Though the behaviour from setting both DPAM_INTERSECT and DPAM_UNION is well-defined, in the sense of being reliably predictable from a description of the algorithm, useful interpretation eludes me and I incline to think that the combination has never been intended despite the handling of dwFlags as bits.
Historically, the defence against invalid arguments is stricter than described above. In versions before 6.10, the function fails if either DPA handle is implausible (meaning specifically that each must be an address at which the bytes of a DPA structure are writable) or if the address given for either callback function is not valid for reading at least one byte.
Rule 4 dates from 5.80. In earlier versions, the DPAM_UNION case misses source items that are lower in order than all target items. It is at least curious that this got fixed without noticing the corresponding incompleteness to the DPAM_INTERSECT case.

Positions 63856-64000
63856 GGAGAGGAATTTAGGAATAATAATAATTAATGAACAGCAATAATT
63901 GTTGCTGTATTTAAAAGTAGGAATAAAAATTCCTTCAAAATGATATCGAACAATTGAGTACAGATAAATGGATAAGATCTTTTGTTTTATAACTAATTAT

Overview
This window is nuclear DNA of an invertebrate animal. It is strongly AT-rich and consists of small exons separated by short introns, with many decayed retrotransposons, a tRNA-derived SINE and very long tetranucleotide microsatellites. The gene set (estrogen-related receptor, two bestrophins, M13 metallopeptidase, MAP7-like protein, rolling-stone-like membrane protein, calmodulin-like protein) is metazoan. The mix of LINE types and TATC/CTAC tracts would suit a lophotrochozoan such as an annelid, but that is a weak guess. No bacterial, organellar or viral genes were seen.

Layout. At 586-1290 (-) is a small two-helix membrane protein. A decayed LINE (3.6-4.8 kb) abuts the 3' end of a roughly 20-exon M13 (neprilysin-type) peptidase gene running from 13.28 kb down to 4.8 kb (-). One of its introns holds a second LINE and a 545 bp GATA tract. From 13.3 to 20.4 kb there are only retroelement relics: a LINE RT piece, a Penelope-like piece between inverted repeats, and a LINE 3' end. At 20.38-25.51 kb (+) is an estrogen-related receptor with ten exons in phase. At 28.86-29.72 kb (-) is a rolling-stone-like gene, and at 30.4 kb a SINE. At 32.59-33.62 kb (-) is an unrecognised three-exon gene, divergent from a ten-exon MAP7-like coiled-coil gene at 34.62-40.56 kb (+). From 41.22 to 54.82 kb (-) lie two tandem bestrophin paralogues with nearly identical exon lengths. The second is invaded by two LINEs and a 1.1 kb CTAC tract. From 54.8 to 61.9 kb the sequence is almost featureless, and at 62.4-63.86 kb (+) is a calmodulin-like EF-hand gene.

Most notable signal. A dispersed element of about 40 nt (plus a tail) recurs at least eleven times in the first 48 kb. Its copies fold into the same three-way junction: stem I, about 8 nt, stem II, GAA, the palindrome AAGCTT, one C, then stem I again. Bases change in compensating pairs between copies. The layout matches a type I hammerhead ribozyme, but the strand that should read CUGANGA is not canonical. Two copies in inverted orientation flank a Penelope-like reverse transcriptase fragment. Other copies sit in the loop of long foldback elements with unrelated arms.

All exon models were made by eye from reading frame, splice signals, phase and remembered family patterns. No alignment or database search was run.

The DPA_Merge function is exported from COMCTL32.DLL as ordinal 11 in version 4.71 and higher. The implementation for version 6.10 and higher is built into a statically linked library and thence is also exported from the Internet Explorer module IERTUTIL.DLL as ordinal 87 in version 7.0 and higher.
Though this function dates from as long ago as 1997, it was still not documented by Microsoft in the MSDN Library at least as late as the CD edition dated January 2004.
This function has, however, got documented since then (in 2006, or perhaps some time during 2005), albeit as requiring “version 5.0 or later”. This article now uses Microsoft’s nomenclature.